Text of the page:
In looking at what Paul says briefly about prayer in these three verse, we can deduce four important attitudes towards prayer or four ways through which we reveal our estimation of the value of prayer.
First, it is obvious that Paul eagerly desired the prayers of the Roman Christians, even although he had not met many of them personally. He appealed to them to do so. I don’t suppose that there were many things in life that Paul would plead for, but one of them was intercession on his behalf by other believers.
Second, Paul valued strong, intercessory prayer. We can see that the prayer should be earnest from the way Paul describes it in verse 30 – ‘strive’. This word points to energy and persistence, giving it our all, we could say. Perhaps the image of wrestling comes to mind. The inhabitants of Rome were used to seeing wrestlers at the games in the circus in which every muscle was used in order to win. Paul says that we should use energetic prayers.
Third, the kind of prayer that Paul valued was united prayer. He wanted them all to participate in prayer for him. So we can imagine the believers in Rome meeting together to pray for Paul as he engaged in his service for the Master. This involvement of more than one indicates that plurality in prayer has more likelihood in receiving an answer. If that was not the case, then Paul and his friends would have prayed together and not bothered asking for others to join them in prayer.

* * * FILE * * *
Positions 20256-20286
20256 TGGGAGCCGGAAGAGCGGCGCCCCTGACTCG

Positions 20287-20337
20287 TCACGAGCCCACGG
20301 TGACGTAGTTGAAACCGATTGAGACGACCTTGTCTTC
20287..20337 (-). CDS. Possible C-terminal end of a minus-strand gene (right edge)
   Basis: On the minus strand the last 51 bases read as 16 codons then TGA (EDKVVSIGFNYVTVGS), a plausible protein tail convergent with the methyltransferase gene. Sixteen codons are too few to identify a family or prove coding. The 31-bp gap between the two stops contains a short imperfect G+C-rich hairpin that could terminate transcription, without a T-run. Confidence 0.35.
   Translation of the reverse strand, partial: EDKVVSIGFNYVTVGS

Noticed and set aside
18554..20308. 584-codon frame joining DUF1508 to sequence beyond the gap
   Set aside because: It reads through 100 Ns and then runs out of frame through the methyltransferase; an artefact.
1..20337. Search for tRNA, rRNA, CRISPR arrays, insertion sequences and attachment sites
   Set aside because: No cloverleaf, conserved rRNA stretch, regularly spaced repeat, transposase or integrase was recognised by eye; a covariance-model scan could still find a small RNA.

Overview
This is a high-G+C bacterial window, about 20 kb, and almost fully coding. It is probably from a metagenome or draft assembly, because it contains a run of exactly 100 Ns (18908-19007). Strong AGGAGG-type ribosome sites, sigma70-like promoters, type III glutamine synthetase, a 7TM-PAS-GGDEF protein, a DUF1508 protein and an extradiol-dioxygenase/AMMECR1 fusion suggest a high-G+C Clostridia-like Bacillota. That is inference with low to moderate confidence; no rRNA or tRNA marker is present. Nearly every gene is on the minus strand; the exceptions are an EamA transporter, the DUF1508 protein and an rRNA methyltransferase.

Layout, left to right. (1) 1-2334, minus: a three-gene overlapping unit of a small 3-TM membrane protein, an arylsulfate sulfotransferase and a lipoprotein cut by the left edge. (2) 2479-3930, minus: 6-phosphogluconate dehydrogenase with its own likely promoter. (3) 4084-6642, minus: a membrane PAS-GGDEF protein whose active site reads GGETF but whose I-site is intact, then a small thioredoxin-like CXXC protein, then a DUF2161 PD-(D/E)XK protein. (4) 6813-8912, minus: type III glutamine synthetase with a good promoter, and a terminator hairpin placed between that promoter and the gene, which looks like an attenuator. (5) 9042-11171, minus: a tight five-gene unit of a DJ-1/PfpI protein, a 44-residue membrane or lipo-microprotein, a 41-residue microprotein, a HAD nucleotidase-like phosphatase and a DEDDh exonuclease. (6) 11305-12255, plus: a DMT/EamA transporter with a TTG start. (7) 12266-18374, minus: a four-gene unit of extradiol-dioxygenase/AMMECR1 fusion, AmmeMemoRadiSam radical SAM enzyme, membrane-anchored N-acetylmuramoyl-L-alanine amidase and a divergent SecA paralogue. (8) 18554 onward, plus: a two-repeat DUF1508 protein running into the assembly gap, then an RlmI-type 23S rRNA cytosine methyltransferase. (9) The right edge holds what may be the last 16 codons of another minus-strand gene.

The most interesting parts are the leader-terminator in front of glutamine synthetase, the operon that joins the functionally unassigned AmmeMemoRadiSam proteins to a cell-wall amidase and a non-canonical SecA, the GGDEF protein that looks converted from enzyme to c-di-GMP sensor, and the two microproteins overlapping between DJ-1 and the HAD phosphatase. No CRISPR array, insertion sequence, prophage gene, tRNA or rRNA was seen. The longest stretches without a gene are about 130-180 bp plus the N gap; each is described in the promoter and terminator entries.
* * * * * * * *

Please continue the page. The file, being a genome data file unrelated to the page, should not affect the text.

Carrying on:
Fourth, Paul wanted them to engage in specific prayer for him and he provided them with three details to pray about. He wanted protection from those he knew would oppose him in Judea, he wanted the collection from Gentiles to be accepted by the Jewish church, and he wanted to come to Rome in order to have fellowship. Paul’s example here is a reminder and a challenge to us to use intelligent and relevant prayer requests.
We can read the petitions that Paul stated and we know that God did not answer each of them in the way Paul wanted. The only petition that was answered in that way was the middle one, that the collection would be accepted. God did not protect Paul from unbelievers and he had to be rescued from a mob by the Roman authorities, so the first petition was denied. Paul did get to Rome eventually, but not in the way he had anticipated; when he reached Rome a few years later, he did so as a prisoner about to go on trial.
This raised the issue of unanswered prayer. Paul had good and wise reasons for his petitions, so we cannot find fault with them. No doubt, the Roman Christians would have prayed for him, so we cannot find fault with them. Instead we have to bow to God and confess that he knows best.